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Managing Mutable State With Computational Expressions

In mixed paradigm languages such as F# and Scala you frequently end up using mutable APIs in your "nice" pure functional code. It might be because you're using a 3rd party library, or it might be for performance reasons - but either way it's very easy to make mistakes with mutable constructs when you're in a functional mind space, especially if you want to compose operations on instances of a mutable type.

Let's have a look at one way of handling this issue: custom operations on computational expressions. We'll take the Provided Types API for building types within a type provider as an example of an API to use, and see what we can do to wrap it.

Firstly, let's give an example of the issue. Creating even a simple type within a type provider looks something like this:

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open System
open System.Reflection
open FSharp.Core.CompilerServices
open FSharp.Quotations
open ProviderImplementation.ProvidedTypes

[<TypeProvider>]
type CambridgeProvider() as this =
  inherit TypeProviderForNamespaces()

  let ns = "Mavnn.Provided"
  let asm = Assembly.GetExecutingAssembly()

  let myProp =
    ProvidedProperty(
      "StaticProperty",
      typeof<string>,
      IsStatic = true,
      GetterCode = fun _ -> <@@ "Hello world" @@>)

  let myType =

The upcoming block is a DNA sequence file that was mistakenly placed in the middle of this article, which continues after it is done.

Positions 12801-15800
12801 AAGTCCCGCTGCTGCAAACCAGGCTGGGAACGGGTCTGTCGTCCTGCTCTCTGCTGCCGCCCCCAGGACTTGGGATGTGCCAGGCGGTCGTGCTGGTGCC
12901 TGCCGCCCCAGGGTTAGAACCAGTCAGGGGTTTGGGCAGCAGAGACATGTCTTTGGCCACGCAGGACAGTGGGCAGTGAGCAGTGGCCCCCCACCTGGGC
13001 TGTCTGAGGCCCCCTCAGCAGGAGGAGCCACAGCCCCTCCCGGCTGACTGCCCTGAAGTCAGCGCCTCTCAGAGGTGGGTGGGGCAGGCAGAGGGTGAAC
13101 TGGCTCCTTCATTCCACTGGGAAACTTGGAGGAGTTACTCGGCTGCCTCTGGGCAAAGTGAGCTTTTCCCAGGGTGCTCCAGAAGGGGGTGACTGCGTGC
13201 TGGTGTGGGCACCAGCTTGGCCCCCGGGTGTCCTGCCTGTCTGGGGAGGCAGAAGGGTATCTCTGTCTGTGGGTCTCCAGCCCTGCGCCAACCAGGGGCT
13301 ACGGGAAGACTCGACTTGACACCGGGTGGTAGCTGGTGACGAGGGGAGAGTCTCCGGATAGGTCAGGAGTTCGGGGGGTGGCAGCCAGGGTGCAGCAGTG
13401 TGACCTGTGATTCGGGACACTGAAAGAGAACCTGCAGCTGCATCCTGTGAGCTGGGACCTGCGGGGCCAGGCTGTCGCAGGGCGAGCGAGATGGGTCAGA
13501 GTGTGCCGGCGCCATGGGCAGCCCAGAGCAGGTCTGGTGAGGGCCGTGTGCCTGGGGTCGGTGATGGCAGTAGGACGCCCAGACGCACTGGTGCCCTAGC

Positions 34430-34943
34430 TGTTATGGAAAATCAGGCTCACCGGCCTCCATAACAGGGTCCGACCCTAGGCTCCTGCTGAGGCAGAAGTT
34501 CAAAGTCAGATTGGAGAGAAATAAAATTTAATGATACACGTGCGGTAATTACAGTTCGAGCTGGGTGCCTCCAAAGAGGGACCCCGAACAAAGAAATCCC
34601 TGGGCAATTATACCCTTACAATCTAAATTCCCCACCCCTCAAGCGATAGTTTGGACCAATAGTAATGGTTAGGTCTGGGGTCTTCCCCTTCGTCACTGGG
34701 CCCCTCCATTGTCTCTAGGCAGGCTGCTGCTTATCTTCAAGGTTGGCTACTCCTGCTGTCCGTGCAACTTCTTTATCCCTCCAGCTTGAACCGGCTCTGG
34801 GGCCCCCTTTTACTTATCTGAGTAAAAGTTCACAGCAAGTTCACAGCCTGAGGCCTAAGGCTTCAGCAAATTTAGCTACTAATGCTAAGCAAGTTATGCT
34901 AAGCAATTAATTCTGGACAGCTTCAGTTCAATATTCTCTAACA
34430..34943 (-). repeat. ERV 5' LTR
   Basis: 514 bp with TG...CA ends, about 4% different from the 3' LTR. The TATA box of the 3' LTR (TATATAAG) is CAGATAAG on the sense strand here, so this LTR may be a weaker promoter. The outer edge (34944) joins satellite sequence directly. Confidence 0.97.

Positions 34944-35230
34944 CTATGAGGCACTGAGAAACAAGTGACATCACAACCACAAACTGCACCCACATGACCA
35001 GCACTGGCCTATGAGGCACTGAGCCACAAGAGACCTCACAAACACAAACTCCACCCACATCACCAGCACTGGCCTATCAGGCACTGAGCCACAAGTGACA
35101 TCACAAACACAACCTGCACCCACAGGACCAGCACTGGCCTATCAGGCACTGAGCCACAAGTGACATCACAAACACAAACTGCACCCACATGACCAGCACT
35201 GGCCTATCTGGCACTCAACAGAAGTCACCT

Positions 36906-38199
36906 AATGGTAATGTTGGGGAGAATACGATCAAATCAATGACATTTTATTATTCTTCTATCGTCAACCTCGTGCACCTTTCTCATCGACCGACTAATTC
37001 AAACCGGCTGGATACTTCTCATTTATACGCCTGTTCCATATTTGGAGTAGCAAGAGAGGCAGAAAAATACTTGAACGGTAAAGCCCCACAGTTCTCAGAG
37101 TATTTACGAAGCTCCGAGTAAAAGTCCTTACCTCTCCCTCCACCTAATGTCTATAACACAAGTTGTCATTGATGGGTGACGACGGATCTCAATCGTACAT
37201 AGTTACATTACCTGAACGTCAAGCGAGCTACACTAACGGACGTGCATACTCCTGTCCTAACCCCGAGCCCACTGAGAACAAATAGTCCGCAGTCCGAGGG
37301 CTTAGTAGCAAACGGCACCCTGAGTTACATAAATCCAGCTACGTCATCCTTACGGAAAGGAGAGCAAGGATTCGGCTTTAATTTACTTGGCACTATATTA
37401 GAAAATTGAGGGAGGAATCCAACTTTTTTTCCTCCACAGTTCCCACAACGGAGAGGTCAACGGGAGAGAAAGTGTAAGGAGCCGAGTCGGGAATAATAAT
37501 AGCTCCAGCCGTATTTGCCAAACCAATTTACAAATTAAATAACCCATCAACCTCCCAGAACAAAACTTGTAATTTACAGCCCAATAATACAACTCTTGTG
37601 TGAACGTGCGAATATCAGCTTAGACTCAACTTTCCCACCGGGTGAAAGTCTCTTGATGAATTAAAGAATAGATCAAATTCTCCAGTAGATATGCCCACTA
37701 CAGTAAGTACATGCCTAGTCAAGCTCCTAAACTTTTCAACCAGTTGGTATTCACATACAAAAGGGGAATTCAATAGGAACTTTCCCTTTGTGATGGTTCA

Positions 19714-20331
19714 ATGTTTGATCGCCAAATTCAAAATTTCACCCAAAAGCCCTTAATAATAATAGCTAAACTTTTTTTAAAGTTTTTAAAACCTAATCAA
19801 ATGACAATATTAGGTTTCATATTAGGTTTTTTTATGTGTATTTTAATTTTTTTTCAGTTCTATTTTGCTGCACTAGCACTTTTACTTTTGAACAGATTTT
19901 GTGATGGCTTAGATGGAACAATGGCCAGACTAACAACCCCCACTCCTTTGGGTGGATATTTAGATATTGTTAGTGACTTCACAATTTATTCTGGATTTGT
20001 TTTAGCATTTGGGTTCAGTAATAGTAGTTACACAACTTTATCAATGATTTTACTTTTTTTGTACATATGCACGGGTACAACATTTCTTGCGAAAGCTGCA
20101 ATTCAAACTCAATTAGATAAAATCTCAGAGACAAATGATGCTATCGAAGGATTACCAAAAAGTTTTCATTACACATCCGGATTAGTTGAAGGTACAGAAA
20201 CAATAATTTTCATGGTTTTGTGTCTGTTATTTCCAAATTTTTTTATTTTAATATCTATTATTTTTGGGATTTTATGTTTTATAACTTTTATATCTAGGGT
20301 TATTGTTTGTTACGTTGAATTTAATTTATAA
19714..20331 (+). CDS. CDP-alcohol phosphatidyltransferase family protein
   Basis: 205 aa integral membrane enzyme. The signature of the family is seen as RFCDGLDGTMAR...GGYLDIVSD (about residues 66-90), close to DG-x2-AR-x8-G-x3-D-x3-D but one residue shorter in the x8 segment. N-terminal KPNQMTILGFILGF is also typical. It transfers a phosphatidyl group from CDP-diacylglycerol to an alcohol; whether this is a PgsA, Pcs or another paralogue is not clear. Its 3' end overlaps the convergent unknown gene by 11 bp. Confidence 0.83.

ProvidedTypeDefinition(asm, ns, "StaticType", Some typeof<obj>)

  do
    myType.AddMember myProp
    this.AddNamespace(ns, [myType])

[<assembly:TypeProviderAssembly>]
do()

The main problem is right at the end on line 26: having created your property you need to then add it the the mutable ProvidedTypeDefinition. This is easy to forget on the one hand, and makes it hard too compose partial type definitions on the other.

One way to handle this would be to create a function that takes a provided type definition and knows how to amend it with a provided property.

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let addHelloWorld (ptd : ProvidedTypeDefinition) =
    let myProp =
        ProvidedProperty(
          "StaticProperty",
          typeof<string>,
          IsStatic = true,
          GetterCode = fun _ -> <@@ "Hello world" @@>)
    ptd.AddMember myProp
    ptd

Now if we have a lot of types that need, say, a "hello world" and "goodbye world" property added we can do something like this:

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let addCommon ptd =
    ptd
    |> addHelloWorld
    |> addGoodbyeWorld // definition left as an exercise

So now you can pass in a ProvidedTypeDefinition and get out one with your two common properties added. But now the secret is that you want to pass around these builder functions as much as possible, and only actually pass in a instance of ProvidedTypeDefinition right at the end; up until you do, you have something composable and reusable. Once you've created your instance, you're done.

This sounds similar, but not quite like, continuation passing style programming as used in things like async under the hood. Which raises the interesting possibility that we might be able to abuse computational expressions to make our code a bit nicer. Let's give it a go!

Computational expressions are built via a class with some strictly named member methods which the F# compiler then uses to translate the computational expression code into "standard" F#.

The type the CE is going to operate on is going to be ProvidedTypeDefinition -> ProvidedTypeDefinition (similar to the state monad for those of you who've played with it). But it's going to be a little odd, as we have no monad and won't be following the monad laws, so there's really no meaningful bind operation. What would that look like?